In July 1968, while at Garching, Aicher’s team were incorporated into the Organising Committee as Dept. XI and nine months later, in April 1969, after a stay of two years, were moved into the Organising Committee’s offices at Saarstrasse 7, within walking distance of the Olympiapark. They would remain until sometime after February 1972, when they would move to space within the Organising Committee’s offices in the Olympic Village. Here they stayed throughout the Games and beyond. With the move into Saarstrasse, Aicher and his staff lost any autonomy they felt they had: they were now working within the walls of the Committee’s offices and subject to the day-to-day scrutiny that brings.

Aicher’s team grew. It was eventually based around a core number of project leaders, some eight in all, each assigned their own area of responsibility. Rolf Müller, Aicher’s design deputy, was responsible for advertising and publications. Gerhard Joksch was responsible for sports pictograms and posters, Alfred Kern for information design, information pictograms and signage, Ian McLaren for the layout of the cultural programme, Hans Roericht for 3D and Olympic Village interiors, Elena Winschermann for the Games’ mascot, Waldi. Vera Simmert oversaw the apparel worn by all official employees in and around the sports venues, while Eberhard Stauss oversaw plans for city decoration. In addition to the eight were Holger Franke, who coordinated the efforts of the Dept. XI team in Kiel, the venue for the yachting events, and Karsten de Riese, an independent photographer and Dept. XI’s head of photographic image.

Aicher always tried to be the primus inter pares, the first among equals, and not the grand boss.

Dept. XI contained several skill sets – designers, photographers, technical draftsmen and illustrators, artworkers, photo-lab assistants, a studio manager and secretarial staff. The team collaborated with other teams who, on the face of it, appeared part of Dept. XI but technically speaking were not. Also, Hans (Nick) Roericht and colleagues, working on various stadium and equipmental projects, under the name, “Arbeitsgruppe Ausstattung” (Working Group Equipment). Although Roericht’s team of Erik Liebermann and Horst Fleischmann shared desk space with Dept. XI, Roericht did not, throughout the Games he worked from his own commercial studio spending just two days a week in Munich.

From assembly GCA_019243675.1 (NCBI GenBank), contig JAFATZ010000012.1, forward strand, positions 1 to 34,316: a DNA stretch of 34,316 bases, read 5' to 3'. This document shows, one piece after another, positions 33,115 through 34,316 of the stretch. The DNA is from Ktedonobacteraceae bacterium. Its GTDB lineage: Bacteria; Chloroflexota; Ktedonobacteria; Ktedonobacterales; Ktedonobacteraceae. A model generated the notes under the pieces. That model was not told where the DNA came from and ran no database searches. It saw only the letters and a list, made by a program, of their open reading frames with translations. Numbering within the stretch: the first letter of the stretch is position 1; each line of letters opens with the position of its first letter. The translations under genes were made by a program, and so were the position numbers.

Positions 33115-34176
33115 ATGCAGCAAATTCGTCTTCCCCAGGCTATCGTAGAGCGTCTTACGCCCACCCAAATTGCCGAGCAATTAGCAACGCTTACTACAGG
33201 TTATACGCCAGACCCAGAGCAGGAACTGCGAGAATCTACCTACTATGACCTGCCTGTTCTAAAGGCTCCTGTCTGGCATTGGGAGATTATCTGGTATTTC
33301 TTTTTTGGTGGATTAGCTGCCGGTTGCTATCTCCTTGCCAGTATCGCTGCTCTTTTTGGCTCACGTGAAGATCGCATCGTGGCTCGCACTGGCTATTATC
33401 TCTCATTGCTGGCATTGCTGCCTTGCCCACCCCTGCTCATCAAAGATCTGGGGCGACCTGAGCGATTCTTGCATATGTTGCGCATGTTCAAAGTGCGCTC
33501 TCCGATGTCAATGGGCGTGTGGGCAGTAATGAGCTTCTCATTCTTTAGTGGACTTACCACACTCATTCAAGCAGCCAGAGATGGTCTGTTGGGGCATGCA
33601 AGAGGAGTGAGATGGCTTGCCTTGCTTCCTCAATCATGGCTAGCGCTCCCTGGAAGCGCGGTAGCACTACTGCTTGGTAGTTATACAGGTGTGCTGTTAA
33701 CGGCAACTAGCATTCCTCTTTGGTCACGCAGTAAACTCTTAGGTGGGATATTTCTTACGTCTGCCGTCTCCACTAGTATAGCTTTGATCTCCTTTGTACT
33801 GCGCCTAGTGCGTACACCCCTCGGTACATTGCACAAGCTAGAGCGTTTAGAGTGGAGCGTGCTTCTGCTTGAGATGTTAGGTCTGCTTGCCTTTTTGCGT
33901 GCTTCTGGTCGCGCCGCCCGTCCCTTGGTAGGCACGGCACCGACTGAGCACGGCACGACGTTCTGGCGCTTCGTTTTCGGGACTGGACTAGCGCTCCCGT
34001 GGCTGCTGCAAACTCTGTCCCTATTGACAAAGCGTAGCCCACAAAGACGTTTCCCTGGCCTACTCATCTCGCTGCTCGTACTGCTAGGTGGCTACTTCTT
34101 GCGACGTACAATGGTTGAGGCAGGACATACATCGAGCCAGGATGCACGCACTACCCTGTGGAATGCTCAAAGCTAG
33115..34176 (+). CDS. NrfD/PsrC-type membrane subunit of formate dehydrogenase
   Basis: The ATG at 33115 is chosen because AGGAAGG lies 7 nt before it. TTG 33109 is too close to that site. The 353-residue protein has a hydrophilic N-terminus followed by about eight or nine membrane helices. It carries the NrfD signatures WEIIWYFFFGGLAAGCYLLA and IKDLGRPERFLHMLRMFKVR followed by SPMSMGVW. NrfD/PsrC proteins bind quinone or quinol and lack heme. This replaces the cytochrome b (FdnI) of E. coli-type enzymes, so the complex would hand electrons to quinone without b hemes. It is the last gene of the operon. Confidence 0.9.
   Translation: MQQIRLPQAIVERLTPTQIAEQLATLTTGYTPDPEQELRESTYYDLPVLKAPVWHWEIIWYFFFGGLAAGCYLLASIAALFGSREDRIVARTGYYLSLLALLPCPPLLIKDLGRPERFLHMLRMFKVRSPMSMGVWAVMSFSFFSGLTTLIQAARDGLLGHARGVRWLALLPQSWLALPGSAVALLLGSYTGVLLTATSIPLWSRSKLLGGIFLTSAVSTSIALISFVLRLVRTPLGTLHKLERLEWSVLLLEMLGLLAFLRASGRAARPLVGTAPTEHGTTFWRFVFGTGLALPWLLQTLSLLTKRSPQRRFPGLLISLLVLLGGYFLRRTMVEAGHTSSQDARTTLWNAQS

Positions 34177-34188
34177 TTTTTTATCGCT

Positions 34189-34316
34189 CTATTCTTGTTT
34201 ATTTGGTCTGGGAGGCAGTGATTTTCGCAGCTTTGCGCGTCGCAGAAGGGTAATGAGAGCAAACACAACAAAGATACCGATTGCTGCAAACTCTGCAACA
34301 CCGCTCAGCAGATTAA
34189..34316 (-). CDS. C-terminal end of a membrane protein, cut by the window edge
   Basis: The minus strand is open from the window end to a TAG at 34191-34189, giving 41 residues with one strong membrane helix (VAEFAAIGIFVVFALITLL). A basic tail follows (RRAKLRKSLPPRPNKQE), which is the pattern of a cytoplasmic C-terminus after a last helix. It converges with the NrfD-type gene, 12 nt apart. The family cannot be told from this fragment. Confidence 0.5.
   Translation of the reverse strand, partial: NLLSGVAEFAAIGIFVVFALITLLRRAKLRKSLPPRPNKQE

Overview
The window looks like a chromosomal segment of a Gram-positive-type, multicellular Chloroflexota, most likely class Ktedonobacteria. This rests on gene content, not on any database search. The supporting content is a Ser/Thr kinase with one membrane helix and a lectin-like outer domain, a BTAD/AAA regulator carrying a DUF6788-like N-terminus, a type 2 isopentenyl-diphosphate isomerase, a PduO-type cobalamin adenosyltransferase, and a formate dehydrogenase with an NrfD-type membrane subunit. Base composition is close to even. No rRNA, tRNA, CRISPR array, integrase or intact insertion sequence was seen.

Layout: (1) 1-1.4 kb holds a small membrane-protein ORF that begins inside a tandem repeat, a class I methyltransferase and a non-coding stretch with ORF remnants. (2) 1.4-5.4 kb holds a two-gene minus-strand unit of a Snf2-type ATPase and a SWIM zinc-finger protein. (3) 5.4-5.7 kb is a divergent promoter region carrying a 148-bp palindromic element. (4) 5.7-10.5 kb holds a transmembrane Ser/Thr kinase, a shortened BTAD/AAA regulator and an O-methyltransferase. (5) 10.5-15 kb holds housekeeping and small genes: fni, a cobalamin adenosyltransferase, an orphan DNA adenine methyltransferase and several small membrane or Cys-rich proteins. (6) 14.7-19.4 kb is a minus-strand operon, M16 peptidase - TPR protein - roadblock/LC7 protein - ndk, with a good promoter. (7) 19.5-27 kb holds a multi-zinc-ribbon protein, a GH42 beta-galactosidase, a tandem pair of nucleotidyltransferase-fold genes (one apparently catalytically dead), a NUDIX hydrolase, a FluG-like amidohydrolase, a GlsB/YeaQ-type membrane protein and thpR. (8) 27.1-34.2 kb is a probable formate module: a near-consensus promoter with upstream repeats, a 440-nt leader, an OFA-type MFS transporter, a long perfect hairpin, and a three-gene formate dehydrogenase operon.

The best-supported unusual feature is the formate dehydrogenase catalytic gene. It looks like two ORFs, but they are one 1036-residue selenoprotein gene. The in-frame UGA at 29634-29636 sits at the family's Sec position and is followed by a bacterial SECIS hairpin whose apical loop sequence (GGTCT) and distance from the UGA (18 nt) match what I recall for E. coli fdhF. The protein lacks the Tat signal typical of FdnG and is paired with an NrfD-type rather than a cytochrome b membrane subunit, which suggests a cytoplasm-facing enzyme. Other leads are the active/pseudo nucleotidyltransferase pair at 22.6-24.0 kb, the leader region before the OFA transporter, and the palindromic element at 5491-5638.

In addition, there was the Augsburg-based Ay and Breuer agency (Hermann Ay and Josef Breuer), who retained their agency autonomy. The agency partners were both former HfG Ulm students and produced much, if not all, of the Augsburg-related communications, promotional prospectuses and such, including some literature for the Augsburg-based Slalom Canoe events.

Dept. XI, including Schwaiger and Roericht’s teams, and those independently contracted, totalled 82 individuals over the course of the project. This number includes designers, those in design supporting roles, technical staff, studio manager Friedhelm Brebeck and about six secretarial staff, as well as those individuals working in Kiel and Augsburg.

The Dept. XI team was international in make-up and relatively young. As well as German citizens there were Algerian, British, Czechoslovakian, Dutch, French, Hungarian, Italian and Swiss-born nationals on the team. In 1970, the beginning of the two-year peak production period, Rolf Müller would have been 30 years of age with the age of the other team heads similar. Among the older members of the team were Walter Schwaiger (34), Friedhelm Brebeck (36), and Hans Roericht (38). In contrast, Vera Simmert (25) and Elena Winschermann (21) were considerably younger than the other team heads.